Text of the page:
An independent journal about the Gannett Co. and the news industry's digital transition
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I'm wondering if anyone else is seeing a pattern at their sites. Gannett just trotted out its new-look yearly employee appraisals. Suddenly, senior newsroom staffers who have received good evaluations for years, if not decades, are getting substandard ratings. Is Gannett laying the groundwork for performance dismissals down the road? Or are they just upping the "misery factor" for longtime employees so that they will walk away on their own?
Gannett's use of annual employee evals is mystifying to me. On one hand, they have allowed the company to be increasingly critical and fault-finding in performance reviews. On top of that, managers have always been instructed not to be overly generous with praise and to always find something to ding. Yet, to this day, Gannett retains a large number of employees with scant talent: editors who specialize in sounding good in meetings but who are terrible in spotting news or improving copy; reporters who routinely miss stories, are flummoxed by thorny stories and numbers, and who are not polished writers; and website content managers who have failed to develop sharp news instincts (beyond the cheesecake slide shows). Often, such employees are placed on performance-improvement plans, only to survive and remain on the payroll in much the same capacity. What is the use of doing employee evaluation if you're not using them to weed out poor performers?
Performance appraisals and PIPs are extremely hard to do well. That's true in every industry and every organization. Get over it.
Employee evaluations were a joke at my site. Certain ratings were NEVER given, not once, to anyone -- not if HR had anything to say about it (often with no direct knowledge of the employee's work performance). These would be the "outstanding" 4's and 5's, taboo. I'm not perfect, I'm human, but my initial reviews were always rated highly. And each time they'd be kicked back to my manager to rewrite them just as long as they could throw some denigration one's way no matter how trivial or in some cases even entirely bogus. At first, I would request that a rebuttal of sorts be inserted into my file, but it didn't change anything. I finally got so fed up, I just signed the damned thing and went back to work. Ridiculous.
In other words, your performance is flawless and there is zero room for improvement. Wow, you're simply amazing. But you're also in the wrong job, since you're obviously not being challenged at all.
9:01 needs to review his/her reading composition skills. I read 2:46's post twice and it clearly states 2:46's acknowledgement of not being "simply amazing" as 9:01 ladles on the judgmental mockery. 2:46's note states in English, "I'm not perfect, I'm human."That doesn't sound like the guy or gal suffers from self-congratulatory delusion as 9:01 would have it. It was too important to miss the point of the post!I have no way of knowing 2:46's circumstances but from reading this blog from time to time it's evident than there are plenty of "challenges" (love those buzzwords) that an employee endures daily, needed or not.
Wow! Company Guy automatically renamed the original posters claims of dings to be some type of manly challenges.Yes I can guess its quite the 'challenge' to stomach rewritten reviews consistently downgraded if true. Since I have no way of knowing, I am not vouching for the claim in that post.But neither am I about to gussy up what was claimed here as some inability to simply be challenged. Since Company Guy does so without also any way of knowing, What arrogance!It begs the question, and if I get a chance to come back today I will check it out, that the thread answer this: If it does occur is it widespread at Gannett or is this an huge breach of Gannett policy? Company Guy? Sounds like whats probably far worse a challenge than recognition always being reduced is to keep working for a management system that aims to keep its folks demoralized with such a tactic, and if true I can imagine that such things would be motivated by turf instead of capability, even if it is just 246s experience rather than institutional. Theres still no excuse for it no matter how you dress it up.Challenges, my ass!With a workspace like that I hope the original poster as 901 ironically says is indeed in the wrong job.And quits on self respect grounds alone!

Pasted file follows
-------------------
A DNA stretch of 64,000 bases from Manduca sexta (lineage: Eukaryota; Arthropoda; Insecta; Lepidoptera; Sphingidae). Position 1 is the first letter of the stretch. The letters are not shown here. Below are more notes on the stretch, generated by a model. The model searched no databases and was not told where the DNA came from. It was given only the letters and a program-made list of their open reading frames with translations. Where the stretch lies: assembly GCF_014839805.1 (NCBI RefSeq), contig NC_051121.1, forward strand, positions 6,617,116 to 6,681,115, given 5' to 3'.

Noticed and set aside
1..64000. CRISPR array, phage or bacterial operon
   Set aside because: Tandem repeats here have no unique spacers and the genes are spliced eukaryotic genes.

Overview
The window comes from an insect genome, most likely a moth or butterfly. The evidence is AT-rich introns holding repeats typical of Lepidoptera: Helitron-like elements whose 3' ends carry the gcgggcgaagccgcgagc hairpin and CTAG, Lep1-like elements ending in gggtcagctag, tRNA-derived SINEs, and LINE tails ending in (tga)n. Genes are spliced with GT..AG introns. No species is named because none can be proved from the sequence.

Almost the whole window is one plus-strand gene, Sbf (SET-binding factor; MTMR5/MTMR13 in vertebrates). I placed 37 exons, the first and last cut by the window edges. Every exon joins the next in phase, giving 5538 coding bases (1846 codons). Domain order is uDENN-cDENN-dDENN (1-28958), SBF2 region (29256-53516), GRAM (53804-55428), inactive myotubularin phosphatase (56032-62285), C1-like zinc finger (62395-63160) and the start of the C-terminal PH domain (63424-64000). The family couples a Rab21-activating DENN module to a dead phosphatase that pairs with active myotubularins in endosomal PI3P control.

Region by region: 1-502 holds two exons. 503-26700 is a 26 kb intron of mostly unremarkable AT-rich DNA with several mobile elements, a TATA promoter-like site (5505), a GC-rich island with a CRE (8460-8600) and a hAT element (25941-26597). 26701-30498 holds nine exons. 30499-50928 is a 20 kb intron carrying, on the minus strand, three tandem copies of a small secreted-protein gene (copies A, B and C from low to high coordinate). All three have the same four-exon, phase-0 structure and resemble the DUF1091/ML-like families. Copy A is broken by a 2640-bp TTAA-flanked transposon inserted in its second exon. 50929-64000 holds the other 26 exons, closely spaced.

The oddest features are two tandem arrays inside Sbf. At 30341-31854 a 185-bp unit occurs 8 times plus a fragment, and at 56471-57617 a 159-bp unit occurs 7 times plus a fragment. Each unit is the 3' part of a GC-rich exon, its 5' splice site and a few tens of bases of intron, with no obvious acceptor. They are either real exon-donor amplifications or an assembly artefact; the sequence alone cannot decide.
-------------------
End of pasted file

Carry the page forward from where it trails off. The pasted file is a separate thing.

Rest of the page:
They'd say that signing the document didn't mean you agreed to the accuracy of the review -- only that you had read it. Then they'd use that signature in a subsequent review to cite the "dings" you had read (and not agreed to) as being fact, "we've discussed this before." My favorite allegation was my not being a "team player." Yet I always accepted requests to work overtime, come in early, stay late, work weekends - and I was far too often the only one who would, everyone else saying "Hell, no," a major workload dumped on my shoulders exacerbating the OT when you're only one person! So who's not the team player here? According one rewritten review, me.
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I'm wondering if Gannett really thinks it can circumvent age discrimination lawsuits down the road by using this tactic? Why don't they just offer buyouts to those senior staffers who might be more than willing to take them. Are they afraid how many might run for the exits?
It's worked for years...why change a proven tactic?
Sadly, there is nothing new about this tactic. I left Gannett a few years ago in large part because I was ordered by my publisher to give unsatisfactory job reviews to two senior staff members in order to lay the groundwork for their eventual dismissal. In fact, the two were among the most productive and loyal members of the staff. I stalled, weaved and dodged for several months, then announced I was departing for academia. I know of at least one mid-level editor who a year later left after he, too, was told to give one of those two staffers undeserved bad marks on her review.
I call BS on your post. Another poser wannabe.
Sounds at least plausible, however.
Says the guy who pledged to post his performance reviews and still hasn't done it.
"I stalled, weaved and dodged for several months, then announced I was departing for academia."Well, there's a mature and highly professional attitude for you.I'm sure you're well-suited for academia.
It has happened in Shreveport plenty of times.
Gannett plays dirty. This Company doesn't deserve to still be in business.
4:33's post is not BS. I am retired now (buyout), and can tell you such tactics and pressure from above were quite prevalent at my site. I was a manager for 20 years and can attest that it's very true. I gave honest reviews and saw them revised routinely. Always downward. It was so painful to be forced to tell top performers they were "average."